Acknowledgments

This study was supported by the Biomedical Research Institute, Pusan National University Hospital. We acknowledge assistance with statistical analysis from Pusan National University Hospital Clinical Trial Center Biostatistics Office.

Notes

Conflict of interest: No potential conflict of interest relevant to this article was reported.

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Article information Continued

Funded by : Pusan National University Hospitalhttp://dx.doi.org/10.13039/501100008130

Fig. 1

(A) Electrocardiography (ECG) of an 11-year-old patient showing fragmentation of the QRS complex at I, aVL, V1, and V2, and (B) follow-up ECG in a 14-year-old patient showing increased prevalence of fragmented QRS (I, aVR, aVL, V1, V2, and V3). Different types of notched and fragmented QRS patterns are indicated by arrowheads (RSr´, rSr´, and rSR´) and arrows (notched R upstroke and notched S downstroke).

Fig. 2

Trend of the electrocardiogram indexes according to age: age versus heart rate in the patients (A) and the controls (B); age versus the prevalence of fQRS in the patients (C) and the controls (D); age versus QTc in the patients (E) and the controls (F); age versus cTpTe in the patients (G) and the controls (H); age versus TpTe/QT ratio in the patients (I) and the controls (J). TpTe/QT, Tpeak-to-Tend/QT; QTc, corrected QT interval; cTpTe, corrected Tpeak-to-Tend interval; fQRS, fragmented QRS.

Table 1

Baseline characteristics

Characteristic Patients Controls
Number 30 116
Number of ECG 50 (1.81±1.11/patient) 116
Presence of fQRS (n) 30 7
Age of ECG exam (yr) 13.0±4.59 13.78±5.04
 Range 1–27 1–27
QTc (msec) 434.3±18.67 420.28±34.09
fQRS (n of leads) 5.32±2.67 0.31±0.61
cTpTe (msec) 3.47±0.78 2.55±0.37
TpTe/QT ratio 0.25±0.05 0.20±0.61

Values are presented as mean±standard deviation unless otherwise indicated.

ECG, electrocardiography; fQRS, fragmented QRS; QTc, corrected QT interval; cTpTe, corrected Tpeak-to-Tend interval; TpTe/QT ratio, Tpeak-to-Tend/QT ratio.

Table 2

Subgroup comparison

Variable Patients Controls P value
1–10 years old (n) 14 28
 Heart rate (bpm) 95.2±17.8 88.6±15.1 0.21
 fQRS (n of leads) 4.0±2.6 0.4±0.7 <0.0005
 QTc (msec) 425±15 418±18 0.30
 cTpTe (msec) 2.8±0.6 2.6±0.3 0.27
 TpTe/QT ratio 0.22±0.04 0.20±0.02 0.22
11–15 years old (n) 25 56
 Heart rate (bpm) 93.8±16.3 75.3±10.5 <0.0005
 fQRS (n of leads) 5.7±2.3 0.3±0.6 <0.0005
 QTc (msec) 435.5±16.6 425±44 0.284
 cTpTe (msec) 3.6±0.7 2.4±0.3 <0.0005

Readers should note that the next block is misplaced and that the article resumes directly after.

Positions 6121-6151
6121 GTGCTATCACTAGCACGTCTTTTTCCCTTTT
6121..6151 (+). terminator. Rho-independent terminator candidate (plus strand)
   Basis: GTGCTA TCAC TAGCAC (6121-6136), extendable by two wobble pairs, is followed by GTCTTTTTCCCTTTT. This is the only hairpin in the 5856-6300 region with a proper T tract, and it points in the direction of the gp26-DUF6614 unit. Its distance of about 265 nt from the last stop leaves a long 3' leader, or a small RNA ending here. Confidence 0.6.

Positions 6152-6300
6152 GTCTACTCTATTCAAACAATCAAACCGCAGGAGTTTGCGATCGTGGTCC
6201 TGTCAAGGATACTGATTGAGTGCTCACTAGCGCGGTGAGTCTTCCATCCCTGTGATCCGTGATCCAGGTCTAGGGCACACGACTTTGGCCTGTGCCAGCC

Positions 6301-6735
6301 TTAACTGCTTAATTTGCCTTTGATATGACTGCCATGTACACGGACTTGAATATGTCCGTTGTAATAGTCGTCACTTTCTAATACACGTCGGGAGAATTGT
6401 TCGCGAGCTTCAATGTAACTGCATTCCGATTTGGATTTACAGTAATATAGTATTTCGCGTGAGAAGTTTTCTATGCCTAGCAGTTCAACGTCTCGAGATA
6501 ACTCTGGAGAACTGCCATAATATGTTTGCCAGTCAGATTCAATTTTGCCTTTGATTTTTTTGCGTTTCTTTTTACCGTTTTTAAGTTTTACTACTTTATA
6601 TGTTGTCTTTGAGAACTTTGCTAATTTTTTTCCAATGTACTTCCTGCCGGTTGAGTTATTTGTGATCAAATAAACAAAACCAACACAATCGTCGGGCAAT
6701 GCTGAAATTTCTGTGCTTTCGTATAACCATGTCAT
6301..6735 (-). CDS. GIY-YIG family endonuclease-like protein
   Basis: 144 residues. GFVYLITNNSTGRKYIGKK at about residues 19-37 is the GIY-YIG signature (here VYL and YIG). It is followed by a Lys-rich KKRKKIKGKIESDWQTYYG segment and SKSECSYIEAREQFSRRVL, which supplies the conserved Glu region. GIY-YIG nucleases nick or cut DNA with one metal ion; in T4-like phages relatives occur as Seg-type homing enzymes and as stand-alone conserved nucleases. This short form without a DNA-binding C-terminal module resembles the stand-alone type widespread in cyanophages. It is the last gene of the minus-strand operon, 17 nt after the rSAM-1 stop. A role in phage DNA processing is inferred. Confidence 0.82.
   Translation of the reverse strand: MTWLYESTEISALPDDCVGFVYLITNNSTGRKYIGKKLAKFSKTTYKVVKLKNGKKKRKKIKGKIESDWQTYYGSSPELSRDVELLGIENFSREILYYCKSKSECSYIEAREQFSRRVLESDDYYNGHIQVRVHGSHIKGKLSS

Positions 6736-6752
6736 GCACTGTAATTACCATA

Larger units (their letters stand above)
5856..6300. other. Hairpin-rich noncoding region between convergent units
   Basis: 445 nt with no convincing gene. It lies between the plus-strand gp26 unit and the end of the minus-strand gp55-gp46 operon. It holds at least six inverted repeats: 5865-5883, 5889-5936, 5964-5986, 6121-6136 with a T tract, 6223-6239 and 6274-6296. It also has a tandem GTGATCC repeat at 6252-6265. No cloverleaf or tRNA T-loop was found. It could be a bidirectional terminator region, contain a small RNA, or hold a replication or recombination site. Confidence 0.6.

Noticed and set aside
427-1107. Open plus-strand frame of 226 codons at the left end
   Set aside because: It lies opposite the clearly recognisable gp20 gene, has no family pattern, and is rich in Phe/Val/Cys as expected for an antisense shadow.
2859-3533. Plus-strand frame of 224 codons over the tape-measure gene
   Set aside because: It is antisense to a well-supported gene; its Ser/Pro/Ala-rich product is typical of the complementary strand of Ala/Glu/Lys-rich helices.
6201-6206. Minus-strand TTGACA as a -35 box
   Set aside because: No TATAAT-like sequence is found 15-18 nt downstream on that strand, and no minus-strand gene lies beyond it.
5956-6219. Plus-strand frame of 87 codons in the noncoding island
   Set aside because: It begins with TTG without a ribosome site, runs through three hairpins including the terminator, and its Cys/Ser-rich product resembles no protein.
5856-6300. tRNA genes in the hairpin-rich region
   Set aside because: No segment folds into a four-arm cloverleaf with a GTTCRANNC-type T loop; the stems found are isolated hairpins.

TpTe/QT ratio 0.26±0.05 0.19±0.02 <0.0005
≥16 years old (n) 11 32
 Heart rate (bpm) 101.9±17.2 72.4±11.1 <0.0005
 fQRS (n of leads) 5.9±3.1 0.1±0.3 <0.0005
 QTc (msec) 442±22 412±21 <0.0005
 cTpTe (msec) 3.9±0.7 2.5±0.3 <0.0005
 TpTe/QT ratio 0.27±0.05 0.20±0.02 <0.0005

Values are presented as mean±standard deviation unless otherwise indicated.

fQRS, fragmented QRS; QTc, corrected QT interval; cTpTe, corrected Tpeak-to-Tend interval; TpTe/QT ratio, Tpeak-to-Tend/QT ratio

Table 3

Changes of electrocardiography indices over time

Patient No. of exams HR TpTe/QT*100 QTc cTpTe fQRS
Intercept Slope Intercept Slope Intercept Slope Intercept Slope Intercept Slope
1 4 −5.22 9.24 −20.91 4.10 400.62 3.14 −3.93 0.64 −3.65 0.68
2.00 4.00 92.74 −1.54 2.48 2.34 410.03 −0.11 0.31 0.31 1.29 0.49
3.00 3.00 45.18 5.87 20.53 0.35 407.57 2.94 2.89 0.05 3.42 0.28
4.00 3.00 201.62 −5.97 16.85 0.61 510.00 −3.81 4.62 −0.03 0.98 0.34
5.00 3.00 −20.16 7.17 13.81 0.84 368.04 4.79 1.61 0.15 3.34 0.12
6.00 3.00 235.67 −12.21 67.40 −3.74 546.36 −9.30 8.88 −0.49 1.00 0.03
7.00 2.00 98.97 0.96 50.31 −0.82 426.25 1.09 7.11 −0.11 2.00 0.00
8.00 4.00 94.35 −0.20 15.29 0.52 424.88 0.53 2.47 0.04 3.00 0.00
9.00 3.00 135.13 −4.41 30.43 −1.35 445.74 −2.34 3.90 −0.17 4.74 −0.11
10.00 2.00 128.32 −1.61 8.63 1.15 475.21 −2.53 0.68 0.17 −9.90 0.92
11.00 4.00 52.41 3.23 6.50 1.03 350.83 9.93 0.34 0.20 −1.75 0.95
Mean 100.66 −0.27 19.21 0.46 441.47 −0.56 2.85 0.06 0.62 0.27
Mixed model 73.56 1.54 14.81 0.74 416.44 1.49 1.89 0.11 1.22 0.28
P value - 0.026 - 0.005 - 0.115 - 0.003 - 0.006

HR, heart rate; TpTe/QT, Tpeak-to-Tend/QT; QTc, corrected QT interval; cTpTe, corrected Tpeak-to-Tend interval; fQRS, fragmented QRS.